So we’re quickly approaching the festive season, and everything’s going well in your business. You’ve got robust plans in place so you’re in the best possible position for maximising your profits, and you’re feeling pretty organised and in control. All of a sudden though, you’ve got a big issue on your hands. Your staff all want time off. Understandably, they want to enjoy the festivities, maybe travel long distances to visit relatives. You hadn’t planned for this though, and you’re now in a bit of a pickle.
What should you do, and how should you approach this challenge without landing yourself in a nightmare situation?
Before we get into anything else, let’s consider where you stand in the eyes of the law. Thankfully, this is pretty clear-cut. As an employer, you have the right to determine when your staff take their leave. You can decide that you won’t accept leave requests during busier periods, including Christmas, or if it means too many people would be off at once. So you aren’t obliged to give your workers the time off that they want.
Still though, this doesn’t mean that you should announce that everyone’s presence is required, and accept no more comments or questions on the matter. This approach will no doubt cause a great deal of unrest, and do you no favours.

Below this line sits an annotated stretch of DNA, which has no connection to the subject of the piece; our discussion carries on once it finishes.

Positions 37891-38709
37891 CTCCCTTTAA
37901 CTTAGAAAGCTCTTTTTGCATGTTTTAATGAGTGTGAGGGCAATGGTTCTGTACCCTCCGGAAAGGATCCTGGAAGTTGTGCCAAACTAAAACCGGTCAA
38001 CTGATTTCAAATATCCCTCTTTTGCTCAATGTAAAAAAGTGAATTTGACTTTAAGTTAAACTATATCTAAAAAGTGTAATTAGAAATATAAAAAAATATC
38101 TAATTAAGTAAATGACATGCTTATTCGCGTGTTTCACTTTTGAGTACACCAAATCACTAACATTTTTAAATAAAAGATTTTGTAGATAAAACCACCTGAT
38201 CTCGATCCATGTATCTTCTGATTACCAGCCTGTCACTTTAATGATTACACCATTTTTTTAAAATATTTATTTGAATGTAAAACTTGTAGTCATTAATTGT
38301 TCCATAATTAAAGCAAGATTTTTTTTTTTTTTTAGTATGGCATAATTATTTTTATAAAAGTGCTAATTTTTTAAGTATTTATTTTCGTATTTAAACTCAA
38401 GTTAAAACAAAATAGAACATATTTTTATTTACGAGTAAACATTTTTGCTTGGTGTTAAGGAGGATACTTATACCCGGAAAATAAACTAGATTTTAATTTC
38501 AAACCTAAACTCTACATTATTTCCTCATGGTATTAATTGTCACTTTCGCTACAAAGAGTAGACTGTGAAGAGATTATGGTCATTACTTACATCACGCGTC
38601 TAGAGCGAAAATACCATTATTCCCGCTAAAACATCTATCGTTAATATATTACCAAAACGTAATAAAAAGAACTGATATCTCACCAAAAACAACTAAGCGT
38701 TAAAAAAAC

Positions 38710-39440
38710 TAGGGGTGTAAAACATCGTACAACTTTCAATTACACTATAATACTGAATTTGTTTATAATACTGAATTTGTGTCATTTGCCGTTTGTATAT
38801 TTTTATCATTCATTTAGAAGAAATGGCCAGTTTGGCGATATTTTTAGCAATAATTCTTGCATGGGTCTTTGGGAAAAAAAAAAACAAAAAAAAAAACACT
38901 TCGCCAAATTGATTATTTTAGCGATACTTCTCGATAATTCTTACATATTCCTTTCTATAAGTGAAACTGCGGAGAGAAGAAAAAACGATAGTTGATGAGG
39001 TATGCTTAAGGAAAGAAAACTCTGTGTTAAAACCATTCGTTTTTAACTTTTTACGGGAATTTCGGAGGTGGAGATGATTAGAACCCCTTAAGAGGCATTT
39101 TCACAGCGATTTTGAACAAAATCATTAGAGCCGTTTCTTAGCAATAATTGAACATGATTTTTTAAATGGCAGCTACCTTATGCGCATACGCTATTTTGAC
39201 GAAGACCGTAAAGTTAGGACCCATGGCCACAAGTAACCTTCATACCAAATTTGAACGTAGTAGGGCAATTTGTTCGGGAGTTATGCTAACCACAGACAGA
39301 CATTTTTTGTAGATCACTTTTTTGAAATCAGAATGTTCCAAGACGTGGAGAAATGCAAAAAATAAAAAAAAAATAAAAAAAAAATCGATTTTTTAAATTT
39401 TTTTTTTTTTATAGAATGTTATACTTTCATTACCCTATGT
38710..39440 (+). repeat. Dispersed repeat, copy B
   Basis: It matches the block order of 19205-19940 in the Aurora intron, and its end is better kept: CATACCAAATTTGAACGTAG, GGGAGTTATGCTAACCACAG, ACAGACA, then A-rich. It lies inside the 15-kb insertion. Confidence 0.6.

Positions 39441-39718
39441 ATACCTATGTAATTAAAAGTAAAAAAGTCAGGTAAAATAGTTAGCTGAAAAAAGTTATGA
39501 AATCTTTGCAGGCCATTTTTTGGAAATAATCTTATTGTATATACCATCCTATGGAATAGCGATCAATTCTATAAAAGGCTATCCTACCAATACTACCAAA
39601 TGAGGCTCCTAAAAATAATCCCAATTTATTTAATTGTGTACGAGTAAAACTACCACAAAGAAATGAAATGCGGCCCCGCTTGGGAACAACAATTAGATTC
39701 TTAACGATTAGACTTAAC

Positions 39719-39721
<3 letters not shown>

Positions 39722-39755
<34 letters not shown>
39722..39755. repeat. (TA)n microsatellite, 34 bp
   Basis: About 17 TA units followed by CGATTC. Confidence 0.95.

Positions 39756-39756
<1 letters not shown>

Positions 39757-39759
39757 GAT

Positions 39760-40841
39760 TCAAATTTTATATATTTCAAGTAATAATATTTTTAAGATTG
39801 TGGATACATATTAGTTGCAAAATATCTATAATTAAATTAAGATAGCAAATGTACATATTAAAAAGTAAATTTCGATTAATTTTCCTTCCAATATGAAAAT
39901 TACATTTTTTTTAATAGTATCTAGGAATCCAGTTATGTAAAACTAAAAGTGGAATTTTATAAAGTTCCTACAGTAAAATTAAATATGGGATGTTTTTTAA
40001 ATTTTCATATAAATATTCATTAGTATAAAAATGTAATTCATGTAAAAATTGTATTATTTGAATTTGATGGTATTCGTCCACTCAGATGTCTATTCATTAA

The best course of action here is to ensure that you’re being fair and consistent. If everyone is being treated the same, then it’s more likely that they’ll accept that you can’t necessarily accommodate all requests.
You may decide to let your staff decide between taking holiday over Christmas or New Year, but not both. If you can’t grant leave for everyone, then you could let those who missed out that they'll have priority when it comes to booking in their dates for 2017. Be firm, but reasonable, and never forget that your staff are simply human beings who probably want to enjoy some time putting their feet up with their families.
And on a final note, provided work can be done as usual you may want to consider offering your staff the option to work from home. If you can still meet your operational requirements, then this could prove to be a good compromise.
By now, you probably recognise that conflict over holiday requests during the Christmas period could have largely been avoided if you’d only anticipated these issues in advance. It’s much easier to manage holiday requests if you’re specific with people well in advance about requests you can accept and those you can’t – and why! Maybe this is a wake-up call to get your ducks in a row for the year ahead.